rcdash
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Re: Transient Throttle Delta Load - stuck at 0.6% !!!

Postby rcdash » Fri Jul 24, 2009 1:44 am

MR RIZK wrote:I read it 3 times, even tried reading only every second word :( I wish I was a tuner..


If you post a high res (5 ms) data log, we might be able to identify whether it is a rich or lean condition during shifts causing the issue. Upload snapshots to a place like photobucket, then link to it from a post here.

RyleyMA61
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Re: Transient Throttle Delta Load - stuck at 0.6% !!!

Postby RyleyMA61 » Fri May 21, 2010 12:07 am

I'm really glad I've found this thread, rcdash, I am having the exact same issues (very light throttle movement, lean out spike, sometimes feel it, other times just see AFRs shoot up) except with an E11v2 and Toyota 7M-GTE.

Did you find any way of fixing this? I am about to go out and fiddle with the percentage of async enrichment values for lower rpm (among a few other things) and see if it helps.

Thanks,
Ryley

rcdash
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Re: Transient Throttle Delta Load - stuck at 0.6% !!!

Postby rcdash » Tue May 25, 2010 6:32 am

Yes, it's mostly been tuned out. Once you know what's happening internally, it just takes some trial and error to get it smooth. You can use 5 ms data logging or just go by feel. Good luck.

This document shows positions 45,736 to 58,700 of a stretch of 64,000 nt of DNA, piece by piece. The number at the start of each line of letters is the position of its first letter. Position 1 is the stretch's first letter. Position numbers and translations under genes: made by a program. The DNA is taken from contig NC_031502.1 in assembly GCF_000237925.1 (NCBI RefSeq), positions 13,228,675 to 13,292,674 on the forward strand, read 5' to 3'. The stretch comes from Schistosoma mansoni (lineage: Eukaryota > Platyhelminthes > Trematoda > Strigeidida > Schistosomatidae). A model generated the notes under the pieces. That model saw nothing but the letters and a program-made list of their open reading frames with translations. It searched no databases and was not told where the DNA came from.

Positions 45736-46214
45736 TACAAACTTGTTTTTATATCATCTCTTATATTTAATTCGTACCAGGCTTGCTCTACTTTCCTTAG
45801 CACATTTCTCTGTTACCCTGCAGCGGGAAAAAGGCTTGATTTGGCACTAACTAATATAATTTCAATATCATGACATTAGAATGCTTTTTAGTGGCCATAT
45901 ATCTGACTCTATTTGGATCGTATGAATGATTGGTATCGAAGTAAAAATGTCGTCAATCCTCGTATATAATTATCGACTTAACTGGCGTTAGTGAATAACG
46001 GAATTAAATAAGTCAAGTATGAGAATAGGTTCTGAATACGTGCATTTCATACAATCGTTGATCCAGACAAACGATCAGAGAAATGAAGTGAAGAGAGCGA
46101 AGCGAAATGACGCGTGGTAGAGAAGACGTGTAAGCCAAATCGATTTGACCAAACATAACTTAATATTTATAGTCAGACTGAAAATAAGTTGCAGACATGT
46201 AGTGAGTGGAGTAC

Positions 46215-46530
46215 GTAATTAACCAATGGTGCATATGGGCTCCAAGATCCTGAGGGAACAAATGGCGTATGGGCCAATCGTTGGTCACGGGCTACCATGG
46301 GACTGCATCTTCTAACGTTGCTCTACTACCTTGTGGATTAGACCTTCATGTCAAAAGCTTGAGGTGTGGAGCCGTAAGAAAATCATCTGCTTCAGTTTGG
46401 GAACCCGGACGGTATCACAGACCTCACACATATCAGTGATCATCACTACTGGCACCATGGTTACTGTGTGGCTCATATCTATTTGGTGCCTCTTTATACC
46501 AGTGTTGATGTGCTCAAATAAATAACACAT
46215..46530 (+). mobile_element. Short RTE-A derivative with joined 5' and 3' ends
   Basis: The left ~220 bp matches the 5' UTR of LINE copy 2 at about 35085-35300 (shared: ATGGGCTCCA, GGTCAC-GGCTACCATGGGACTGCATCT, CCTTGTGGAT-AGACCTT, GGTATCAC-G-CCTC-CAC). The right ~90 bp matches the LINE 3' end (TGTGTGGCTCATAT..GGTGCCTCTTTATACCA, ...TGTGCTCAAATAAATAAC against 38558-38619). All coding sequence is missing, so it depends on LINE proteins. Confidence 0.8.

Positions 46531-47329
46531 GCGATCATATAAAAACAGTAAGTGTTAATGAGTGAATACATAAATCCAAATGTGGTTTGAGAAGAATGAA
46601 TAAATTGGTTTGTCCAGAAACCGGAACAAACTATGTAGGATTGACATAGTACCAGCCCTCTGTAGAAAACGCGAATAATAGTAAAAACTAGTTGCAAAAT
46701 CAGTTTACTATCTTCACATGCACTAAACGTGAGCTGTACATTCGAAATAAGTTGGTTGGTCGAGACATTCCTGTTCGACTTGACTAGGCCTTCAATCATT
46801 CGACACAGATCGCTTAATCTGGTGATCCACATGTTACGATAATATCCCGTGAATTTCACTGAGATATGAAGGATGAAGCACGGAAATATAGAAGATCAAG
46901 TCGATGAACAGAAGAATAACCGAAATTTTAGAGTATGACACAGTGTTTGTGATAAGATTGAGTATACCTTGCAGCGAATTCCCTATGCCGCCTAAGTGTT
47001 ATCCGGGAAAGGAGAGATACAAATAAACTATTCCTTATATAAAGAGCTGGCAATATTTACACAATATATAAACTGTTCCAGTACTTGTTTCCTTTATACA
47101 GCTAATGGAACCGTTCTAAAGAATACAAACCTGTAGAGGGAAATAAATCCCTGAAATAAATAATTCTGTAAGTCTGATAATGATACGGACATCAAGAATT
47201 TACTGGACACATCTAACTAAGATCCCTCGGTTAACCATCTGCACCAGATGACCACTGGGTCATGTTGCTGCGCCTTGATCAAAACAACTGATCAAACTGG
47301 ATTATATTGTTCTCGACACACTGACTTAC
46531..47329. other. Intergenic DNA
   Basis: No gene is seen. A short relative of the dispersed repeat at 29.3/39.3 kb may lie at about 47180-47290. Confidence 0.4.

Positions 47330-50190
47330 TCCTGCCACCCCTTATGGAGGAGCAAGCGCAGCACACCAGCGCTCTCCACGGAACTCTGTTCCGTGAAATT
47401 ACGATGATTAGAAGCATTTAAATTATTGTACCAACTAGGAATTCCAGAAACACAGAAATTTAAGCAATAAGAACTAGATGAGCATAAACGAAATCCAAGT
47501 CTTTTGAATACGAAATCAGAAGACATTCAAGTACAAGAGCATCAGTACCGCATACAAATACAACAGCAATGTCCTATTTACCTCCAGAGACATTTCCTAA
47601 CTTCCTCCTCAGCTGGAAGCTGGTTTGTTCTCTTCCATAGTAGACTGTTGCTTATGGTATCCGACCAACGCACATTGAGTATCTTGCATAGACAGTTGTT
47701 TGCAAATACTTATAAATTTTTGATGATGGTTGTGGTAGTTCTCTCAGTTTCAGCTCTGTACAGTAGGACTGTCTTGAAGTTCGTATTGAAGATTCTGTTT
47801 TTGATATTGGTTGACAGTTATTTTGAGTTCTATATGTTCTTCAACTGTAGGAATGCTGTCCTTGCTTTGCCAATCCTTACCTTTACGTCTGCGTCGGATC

RyleyMA61
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Re: Transient Throttle Delta Load - stuck at 0.6% !!!

Postby RyleyMA61 » Tue May 25, 2010 10:38 pm

and it was all in the throttle pump settings? can you say which bits you tweaked the most?

thanks mate

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Re: Transient Throttle Delta Load - stuck at 0.6% !!!

Postby HoSDo_earth » Sun Sep 04, 2011 3:48 am

Image

This is a Datalog from today morning: I'm experiencing no enhancement at all also if I set low Delta Dead Band (0,2 right now).

Speaking with some friend, seems like I'm suffering of drying out manifold while closing the throttle for long periods (i'm not using the cut off function). When I open the throttle again no difference between low or large variations AFR runs 19. It's not about the map i presume, in that area i'm usually running already too rich about 12. It's just that the throttle doesn't call the enhancement.
When you shift the gear and the needle on the tacho goes on red and scores 9000 rpm, that's bad...

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Re: Transient Throttle Delta Load - stuck at 0.6% !!!

Postby HoSDo_earth » Sun Sep 04, 2011 4:47 am